The death of the modern car park


We thought we’d never get to say it, but car parking may be becoming dead. It’s already happening in China. It’s become kind of a cliché that there’s never enough parking spaces no matter where you go. We’ve all got anecdotes about circling car parks three or four times looking for a space to back that up, but statistics don’t seem to support that idea, and cities across the world are actually looking to reduce the amount of parking in an effort to go green and encourage people to try alternative modes of transport.

In the past, many municipalities have had minimum parking requirements for new developments or other laws that encourage the creation of spaces—in Japan, for example, motorists must prove that they have access to local parking just to own a car. But studies show many cities are using more space than necessary for public parking. Tippecanoe County, Indiana had more than two spaces per registered vehicle in 2010 and maybe that’s not surprising; people drive to and from work and they need places to keep their vehicles for hours at a time.

But this may actually create more congestion—drivers on the hunt for parking clog up urban roadways, adding time to their journeys and creating a lot of additional air pollution.

Parking and leisure activities underground in Amsterdam

San Francisco has aimed to fight both these problems by eliminating unused parking spaces and using the room created for bike lanes and other public improvements to make alternative forms of transport more viable. By reducing spaces, you will inevitably reduce cars, leading to lower levels of pollution.

A big motivator for this change is a drive to reduce pollution. In Paris, which has suffered a number of instances of smog in the past few years, there have been a number of moves to improve air quality. Older models of cars with high emissions have been banned from the city, and for one Sunday a month the Avenue des Champs-Élysées, normally a major east-west thoroughfare terminating at the famous Arc de Triomphe, is kept free of cars. Around a third of the city was closed off to motor vehicles on the 25th of September this year, with exceptions made for buses and taxis, leading to noise levels dropping by half and air pollution being reduced by up to 40% in some areas.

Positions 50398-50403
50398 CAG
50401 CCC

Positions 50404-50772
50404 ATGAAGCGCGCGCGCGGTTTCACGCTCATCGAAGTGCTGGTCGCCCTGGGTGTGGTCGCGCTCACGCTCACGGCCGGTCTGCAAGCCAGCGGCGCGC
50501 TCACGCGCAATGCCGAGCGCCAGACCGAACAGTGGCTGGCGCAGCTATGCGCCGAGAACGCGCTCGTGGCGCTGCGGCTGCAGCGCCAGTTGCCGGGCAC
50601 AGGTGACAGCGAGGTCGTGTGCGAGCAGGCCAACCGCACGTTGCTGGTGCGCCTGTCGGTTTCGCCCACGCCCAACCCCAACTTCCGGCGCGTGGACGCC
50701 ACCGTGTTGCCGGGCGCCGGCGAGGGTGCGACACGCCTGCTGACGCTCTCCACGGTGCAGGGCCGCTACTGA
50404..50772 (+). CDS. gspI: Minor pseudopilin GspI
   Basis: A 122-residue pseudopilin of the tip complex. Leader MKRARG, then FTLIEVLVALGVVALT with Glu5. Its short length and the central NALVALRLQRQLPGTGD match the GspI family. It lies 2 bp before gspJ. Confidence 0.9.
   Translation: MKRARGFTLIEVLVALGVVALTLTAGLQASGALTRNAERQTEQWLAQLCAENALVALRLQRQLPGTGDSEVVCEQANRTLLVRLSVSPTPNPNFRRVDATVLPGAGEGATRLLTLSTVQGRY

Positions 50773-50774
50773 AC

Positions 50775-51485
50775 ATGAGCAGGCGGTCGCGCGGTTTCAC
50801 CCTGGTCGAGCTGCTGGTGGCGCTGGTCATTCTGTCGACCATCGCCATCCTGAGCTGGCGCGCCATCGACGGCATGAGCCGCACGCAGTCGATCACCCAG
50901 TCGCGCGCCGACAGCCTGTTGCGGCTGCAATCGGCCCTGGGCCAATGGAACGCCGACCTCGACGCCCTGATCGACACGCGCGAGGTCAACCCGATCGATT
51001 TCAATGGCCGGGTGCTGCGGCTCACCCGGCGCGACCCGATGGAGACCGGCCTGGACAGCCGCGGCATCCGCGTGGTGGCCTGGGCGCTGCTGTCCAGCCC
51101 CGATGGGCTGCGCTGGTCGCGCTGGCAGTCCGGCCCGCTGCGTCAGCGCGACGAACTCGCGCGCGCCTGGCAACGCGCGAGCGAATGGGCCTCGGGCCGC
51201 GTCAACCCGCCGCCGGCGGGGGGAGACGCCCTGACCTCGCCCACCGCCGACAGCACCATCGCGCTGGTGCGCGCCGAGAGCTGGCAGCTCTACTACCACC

Seoul, South Korea has tried a similar experiment and both cities are looking to repeat them with increased scale and regularity. They are not the first to try making their cities car free but they might be the first to attempt making it more than an annual event, and this is an encouraging step for those who envision a future of clean and peaceful car free cities.

A lot of other cities around the world like Copenhagen and Norwich, England are even pedestrianizing shopping districts and high streets, some of which were once their main automotive access routes.

But some places have also been trying less direct methods to reduce the number of cars on their streets. The London Congestion Charge Zone, introduced all the way back in 2003, and similar schemes in Durham, Milan, and Stockholm are all aimed at making traffic more manageable. Moves like this to lower car use also have the advantage of lowering oil dependency, contributing to falling prices on the commodities market, which have dropped by as much as 77.48% in the last five years according to trading platform IG.

Naturally, if there are fewer cars in cities we will require far less parking, which will hopefully lead to greener, more spacious cities we can all enjoy.

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